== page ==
In July, Fairfax County acquired 2.32 acres of land located at 6318 Quander Road in the Mount Vernon District to preserve green space, allow for stream restoration for Quander Brook and act as a buffer between the existing community and the future Kings Crossing community business area at Fairview Drive.
“It’s an opportunity,” said Mount Vernon Supervisor Dan Storck, whose office had been working on the effort for nearly a year.
The Quander property is adjacent to the county-owned Fairchild property and provides access to the land from Quander Road. Both the Quander and the Fairchild properties are undergoing county-funded stream restoration, and once completed would serve to provide a green network of new public parks, green spaces and recreation facilities connected to natural resources. Storck noted a plan for a park in this area, but this is in an early development stage and has not been made official.
Fairfax County paid $650,000 for the property, Storck said, and it will remain undeveloped for now. Would it ever be developed? “Not what I would expect,” Storck said.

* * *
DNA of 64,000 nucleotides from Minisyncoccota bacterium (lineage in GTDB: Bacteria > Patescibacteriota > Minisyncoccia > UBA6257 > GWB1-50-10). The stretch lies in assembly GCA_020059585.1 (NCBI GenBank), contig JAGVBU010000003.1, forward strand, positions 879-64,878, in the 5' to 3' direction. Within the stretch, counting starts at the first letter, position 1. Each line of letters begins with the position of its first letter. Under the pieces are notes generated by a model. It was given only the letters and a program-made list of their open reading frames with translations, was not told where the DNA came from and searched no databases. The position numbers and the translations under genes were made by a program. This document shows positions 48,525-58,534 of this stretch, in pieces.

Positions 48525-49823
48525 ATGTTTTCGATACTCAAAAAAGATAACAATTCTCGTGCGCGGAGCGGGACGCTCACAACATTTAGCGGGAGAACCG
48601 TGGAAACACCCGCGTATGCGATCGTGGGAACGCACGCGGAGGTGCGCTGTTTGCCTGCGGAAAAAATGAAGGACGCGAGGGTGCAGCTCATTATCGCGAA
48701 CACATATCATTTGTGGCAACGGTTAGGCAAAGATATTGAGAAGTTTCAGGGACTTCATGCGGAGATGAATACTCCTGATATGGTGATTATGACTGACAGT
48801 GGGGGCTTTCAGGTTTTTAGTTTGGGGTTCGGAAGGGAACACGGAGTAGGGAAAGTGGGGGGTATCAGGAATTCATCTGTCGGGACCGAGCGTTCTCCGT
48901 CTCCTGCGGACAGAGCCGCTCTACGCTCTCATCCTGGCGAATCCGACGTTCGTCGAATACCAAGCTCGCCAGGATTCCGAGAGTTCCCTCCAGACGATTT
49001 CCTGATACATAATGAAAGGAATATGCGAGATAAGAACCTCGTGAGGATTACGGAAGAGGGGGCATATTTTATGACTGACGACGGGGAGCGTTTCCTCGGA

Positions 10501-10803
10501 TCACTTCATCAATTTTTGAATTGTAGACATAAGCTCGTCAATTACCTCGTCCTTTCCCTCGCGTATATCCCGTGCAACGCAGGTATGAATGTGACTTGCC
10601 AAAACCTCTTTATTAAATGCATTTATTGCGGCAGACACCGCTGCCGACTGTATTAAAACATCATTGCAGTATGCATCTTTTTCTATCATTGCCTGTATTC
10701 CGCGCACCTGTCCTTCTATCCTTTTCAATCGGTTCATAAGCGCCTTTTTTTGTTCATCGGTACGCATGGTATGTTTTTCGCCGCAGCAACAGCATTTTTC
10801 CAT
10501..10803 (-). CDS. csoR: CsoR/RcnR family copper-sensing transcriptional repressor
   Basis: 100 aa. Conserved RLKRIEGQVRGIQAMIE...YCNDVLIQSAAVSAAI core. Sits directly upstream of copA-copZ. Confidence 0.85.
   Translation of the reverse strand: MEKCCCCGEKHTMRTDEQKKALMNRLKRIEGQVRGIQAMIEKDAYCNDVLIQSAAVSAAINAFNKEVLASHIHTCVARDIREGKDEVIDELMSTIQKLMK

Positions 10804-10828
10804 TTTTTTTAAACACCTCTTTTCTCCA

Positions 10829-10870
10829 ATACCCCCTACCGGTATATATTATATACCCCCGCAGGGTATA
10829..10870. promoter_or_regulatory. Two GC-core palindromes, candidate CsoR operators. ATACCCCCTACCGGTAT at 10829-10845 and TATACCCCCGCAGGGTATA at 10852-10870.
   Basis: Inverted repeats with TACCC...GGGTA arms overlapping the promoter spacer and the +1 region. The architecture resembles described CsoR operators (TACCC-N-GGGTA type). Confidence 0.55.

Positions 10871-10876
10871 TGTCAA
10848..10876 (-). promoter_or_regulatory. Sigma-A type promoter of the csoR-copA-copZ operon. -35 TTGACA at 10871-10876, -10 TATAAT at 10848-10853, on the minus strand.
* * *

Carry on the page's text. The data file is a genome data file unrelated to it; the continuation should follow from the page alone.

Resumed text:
This network also supports the community’s efforts through the Embark planning initiative to re-envision revitalization along the Richmond Highway Corridor, with new transportation systems, and to move away from the 1950’s style of road patterns and shopping centers that Storck has pointed out throughout this process. “The project aligns closely with our goals of Embark Richmond Highway, which calls for increased density around the Community Business Centers to support Bus Rapid Transit and demonstrates the Richmond Highway corridor’s development pivoting to the 21st century,” said Storck.
The property on Quander Road belonged to the Quander family for more than 100 years and carries with it the legacy of the Quanders as a pre-eminent family in the history of Fairfax County. The Quander family is believed to be one of the oldest documented families of African ancestry in present day America, some of whom are descendants of slaves of George Washington, such as Nancy Carter Quander who was 11 years old in 1799 and lived with her mother, Suckey Bay, a field-worker as noted in information from George Washington’s Mount Vernon.